Thanks to the skillful design of Arie Hoeflak, we are proud to launch the new face of the NZOS. A temporary site is currently available while the full site is still under construction however you can already access the 2011 Application Form at 

New Logo
What better symbol to represent a New Zealand school for voice tuition than a native New Zealand songbird: “The Kōkako has a beautiful, clear, organ-like song. Its call can carry for kilometres. Breeding pairs sing together in a bell-like duet for up to an hour in the early morning. Different populations in different parts of the North Island have distinctly different songs which many people consider analogous to human dialects."
Our new school motto 'Nihil tumultus, tantum opera' is a Latin translation of one of Director Donald Trott's favourite catchphrases: "Minimum fuss, maximum outcome!". The use of the word 'Opera' is no accident, although in this case it actually mean 'works' or 'output'! Thanks to John Rosser and Warren Buckingham for putting much effort and time into what turned out to be a rather tricky translation job!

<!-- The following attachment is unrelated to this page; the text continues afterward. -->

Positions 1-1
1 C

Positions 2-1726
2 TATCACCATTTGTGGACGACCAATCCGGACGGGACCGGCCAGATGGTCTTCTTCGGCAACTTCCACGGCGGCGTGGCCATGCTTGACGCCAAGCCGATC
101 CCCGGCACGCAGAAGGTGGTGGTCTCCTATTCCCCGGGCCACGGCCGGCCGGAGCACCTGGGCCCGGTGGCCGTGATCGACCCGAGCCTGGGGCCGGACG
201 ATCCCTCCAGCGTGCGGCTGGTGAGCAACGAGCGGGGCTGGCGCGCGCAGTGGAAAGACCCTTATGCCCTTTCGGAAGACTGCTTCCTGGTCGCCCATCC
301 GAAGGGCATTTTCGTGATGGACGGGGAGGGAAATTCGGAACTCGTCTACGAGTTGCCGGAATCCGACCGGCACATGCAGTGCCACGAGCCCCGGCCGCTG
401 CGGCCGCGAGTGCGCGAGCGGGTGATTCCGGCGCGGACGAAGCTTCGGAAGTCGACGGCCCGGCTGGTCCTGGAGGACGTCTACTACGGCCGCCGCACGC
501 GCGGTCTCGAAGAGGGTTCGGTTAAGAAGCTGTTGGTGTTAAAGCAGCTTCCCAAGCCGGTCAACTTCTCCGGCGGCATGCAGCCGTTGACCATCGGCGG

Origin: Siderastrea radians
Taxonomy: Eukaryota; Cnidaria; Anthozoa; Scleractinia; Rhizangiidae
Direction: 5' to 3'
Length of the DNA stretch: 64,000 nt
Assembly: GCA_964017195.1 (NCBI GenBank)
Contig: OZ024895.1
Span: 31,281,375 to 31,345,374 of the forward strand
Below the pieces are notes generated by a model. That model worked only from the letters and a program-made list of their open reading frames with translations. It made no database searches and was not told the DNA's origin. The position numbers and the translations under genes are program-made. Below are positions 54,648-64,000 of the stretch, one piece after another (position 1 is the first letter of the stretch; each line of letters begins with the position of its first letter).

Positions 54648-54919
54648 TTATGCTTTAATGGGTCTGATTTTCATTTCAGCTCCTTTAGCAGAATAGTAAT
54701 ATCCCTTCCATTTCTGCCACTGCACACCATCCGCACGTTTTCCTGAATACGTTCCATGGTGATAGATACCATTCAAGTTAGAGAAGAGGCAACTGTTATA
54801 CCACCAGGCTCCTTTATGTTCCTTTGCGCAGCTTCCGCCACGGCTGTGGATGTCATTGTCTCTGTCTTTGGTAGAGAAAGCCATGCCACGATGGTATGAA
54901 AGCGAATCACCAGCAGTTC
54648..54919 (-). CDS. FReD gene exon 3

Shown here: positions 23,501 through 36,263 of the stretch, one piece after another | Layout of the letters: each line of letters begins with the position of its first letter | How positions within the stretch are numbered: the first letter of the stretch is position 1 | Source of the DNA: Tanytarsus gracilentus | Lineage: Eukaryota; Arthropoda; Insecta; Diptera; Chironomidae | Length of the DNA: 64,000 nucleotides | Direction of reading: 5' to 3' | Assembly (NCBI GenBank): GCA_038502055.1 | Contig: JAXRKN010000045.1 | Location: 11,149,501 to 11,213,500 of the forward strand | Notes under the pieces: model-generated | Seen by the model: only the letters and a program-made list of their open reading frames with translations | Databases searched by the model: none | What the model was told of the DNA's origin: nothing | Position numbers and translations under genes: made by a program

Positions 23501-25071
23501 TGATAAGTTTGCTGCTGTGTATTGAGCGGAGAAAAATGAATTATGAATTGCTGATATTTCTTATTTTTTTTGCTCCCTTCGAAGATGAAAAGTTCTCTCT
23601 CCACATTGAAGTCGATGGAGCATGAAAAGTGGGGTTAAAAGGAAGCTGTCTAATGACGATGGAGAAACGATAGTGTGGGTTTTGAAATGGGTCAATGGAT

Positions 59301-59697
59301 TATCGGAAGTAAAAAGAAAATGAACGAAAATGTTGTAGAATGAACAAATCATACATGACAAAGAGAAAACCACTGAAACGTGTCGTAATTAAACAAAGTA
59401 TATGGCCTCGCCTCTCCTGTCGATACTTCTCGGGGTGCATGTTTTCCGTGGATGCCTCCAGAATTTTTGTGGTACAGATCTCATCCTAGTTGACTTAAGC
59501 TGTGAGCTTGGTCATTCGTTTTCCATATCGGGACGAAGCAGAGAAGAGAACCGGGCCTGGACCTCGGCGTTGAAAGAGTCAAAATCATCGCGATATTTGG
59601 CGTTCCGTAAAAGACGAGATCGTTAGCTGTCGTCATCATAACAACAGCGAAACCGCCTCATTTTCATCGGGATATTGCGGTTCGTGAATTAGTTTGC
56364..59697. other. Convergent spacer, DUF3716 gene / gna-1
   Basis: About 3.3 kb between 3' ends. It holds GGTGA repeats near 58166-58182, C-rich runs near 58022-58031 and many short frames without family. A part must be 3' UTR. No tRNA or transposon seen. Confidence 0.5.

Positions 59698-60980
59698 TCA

Applications for 2011
Applications are now OPEN for the 2011 School.  To maximize what the school has to offer, places are strictly limited to 22 so please complete an application immediately and correctly.  Please note that first time applicants will be required to submit a headshot and audition CD.
Applications forms are available online at